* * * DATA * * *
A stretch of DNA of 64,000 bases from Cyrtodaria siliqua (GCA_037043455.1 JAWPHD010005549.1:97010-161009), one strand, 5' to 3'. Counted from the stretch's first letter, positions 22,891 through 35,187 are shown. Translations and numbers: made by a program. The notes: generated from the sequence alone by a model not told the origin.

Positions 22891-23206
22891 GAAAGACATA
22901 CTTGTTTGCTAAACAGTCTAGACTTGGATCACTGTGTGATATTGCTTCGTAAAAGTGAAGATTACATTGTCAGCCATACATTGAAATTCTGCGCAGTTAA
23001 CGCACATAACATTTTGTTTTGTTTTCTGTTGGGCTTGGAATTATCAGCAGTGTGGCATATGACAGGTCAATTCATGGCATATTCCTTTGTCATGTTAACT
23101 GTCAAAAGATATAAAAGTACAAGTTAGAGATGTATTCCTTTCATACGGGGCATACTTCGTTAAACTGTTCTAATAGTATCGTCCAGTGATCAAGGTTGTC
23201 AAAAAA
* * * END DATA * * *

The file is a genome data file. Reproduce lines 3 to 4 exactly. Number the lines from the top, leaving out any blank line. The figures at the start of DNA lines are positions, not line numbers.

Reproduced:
22891 GAAAGACATA
22901 CTTGTTTGCTAAACAGTCTAGACTTGGATCACTGTGTGATATTGCTTCGTAAAAGTGAAGATTACATTGTCAGCCATACATTGAAATTCTGCGCAGTTAA